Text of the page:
Tapas Jana, a private firm employee from Kasba, agreed. Jana had been saving money to buy the car. He has lost interest following "the ugly tussle" that it led to. "People like me can't afford any other car. But after all the trouble and the politics, it makes no sense," Jana said. It's not just a missed opportunity for the middle-class, but an economic setback for the region, felt some. Artist Anup Bhattacharya was not planning to buy the car that is on display at a showroom less than a kilometre away from his Ballygunge home. "But we needed it for the sake of our youngsters. It could have created a few more jobs. In this employment-starved zone, even a 100 jobs are welcome. It would've served as a starting point for industrial revival," rued Bhattacharya, munching on a biscuit at the Kasba tea-stall. But would the Nano influence voting? South Kolkatans doubted it. But it will definitely be on every voter's mind as they press the button.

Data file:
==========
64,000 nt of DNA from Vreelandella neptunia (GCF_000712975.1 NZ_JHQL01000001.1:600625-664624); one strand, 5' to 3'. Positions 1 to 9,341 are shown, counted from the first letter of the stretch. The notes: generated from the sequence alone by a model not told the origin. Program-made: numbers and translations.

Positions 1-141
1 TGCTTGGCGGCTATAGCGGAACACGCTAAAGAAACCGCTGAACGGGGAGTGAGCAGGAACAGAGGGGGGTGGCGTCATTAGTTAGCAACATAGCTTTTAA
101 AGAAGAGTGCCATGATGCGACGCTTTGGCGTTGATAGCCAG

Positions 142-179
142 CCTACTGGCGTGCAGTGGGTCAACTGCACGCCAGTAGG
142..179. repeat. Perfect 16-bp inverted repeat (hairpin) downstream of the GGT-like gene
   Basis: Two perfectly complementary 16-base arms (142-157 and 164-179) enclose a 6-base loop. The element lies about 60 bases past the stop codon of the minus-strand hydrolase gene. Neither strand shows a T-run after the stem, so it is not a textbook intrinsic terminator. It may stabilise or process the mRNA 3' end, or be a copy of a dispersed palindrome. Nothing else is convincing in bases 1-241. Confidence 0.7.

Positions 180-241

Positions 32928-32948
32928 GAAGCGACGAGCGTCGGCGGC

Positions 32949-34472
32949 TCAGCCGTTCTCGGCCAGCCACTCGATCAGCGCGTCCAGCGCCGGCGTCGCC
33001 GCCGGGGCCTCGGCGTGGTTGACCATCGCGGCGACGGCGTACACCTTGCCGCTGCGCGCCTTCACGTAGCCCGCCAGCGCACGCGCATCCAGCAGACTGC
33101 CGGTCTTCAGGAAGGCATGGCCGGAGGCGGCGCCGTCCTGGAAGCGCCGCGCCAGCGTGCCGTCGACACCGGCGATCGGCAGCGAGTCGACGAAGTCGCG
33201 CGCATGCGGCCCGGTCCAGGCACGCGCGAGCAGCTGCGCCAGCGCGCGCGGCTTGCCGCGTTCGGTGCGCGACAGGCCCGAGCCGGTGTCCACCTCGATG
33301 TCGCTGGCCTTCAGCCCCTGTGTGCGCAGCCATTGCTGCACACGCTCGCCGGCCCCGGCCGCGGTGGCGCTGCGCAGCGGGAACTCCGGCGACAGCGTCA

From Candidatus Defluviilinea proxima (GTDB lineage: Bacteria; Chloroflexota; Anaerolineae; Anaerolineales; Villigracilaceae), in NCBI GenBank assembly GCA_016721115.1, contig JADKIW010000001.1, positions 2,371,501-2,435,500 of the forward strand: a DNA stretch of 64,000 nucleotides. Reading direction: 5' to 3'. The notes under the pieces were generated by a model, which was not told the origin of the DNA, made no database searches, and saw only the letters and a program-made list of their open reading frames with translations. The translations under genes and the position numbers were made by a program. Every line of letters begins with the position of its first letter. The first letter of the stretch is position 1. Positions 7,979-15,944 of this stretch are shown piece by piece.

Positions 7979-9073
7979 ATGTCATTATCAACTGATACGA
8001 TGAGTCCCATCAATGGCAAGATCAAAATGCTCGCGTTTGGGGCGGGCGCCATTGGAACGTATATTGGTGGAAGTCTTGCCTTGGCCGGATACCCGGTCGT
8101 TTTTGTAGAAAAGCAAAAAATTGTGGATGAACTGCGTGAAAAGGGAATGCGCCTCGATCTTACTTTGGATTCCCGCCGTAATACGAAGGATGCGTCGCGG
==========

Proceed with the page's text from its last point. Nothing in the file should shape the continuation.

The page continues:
A car can't be an election issue even if its costs a lakh, felt social worker and pottery designer Anupama Jalan. Sitting at her Alipur residence, she said it was strange that the Nano had become the talking point in a constituency plagued by numerous civic problems. "I see everyone discussing the car, probably because Mamata Banerjee is the candidate. There are so many issues that are far more important roads, garbage clearance and transport. Few can afford to buy a car," said Jalan.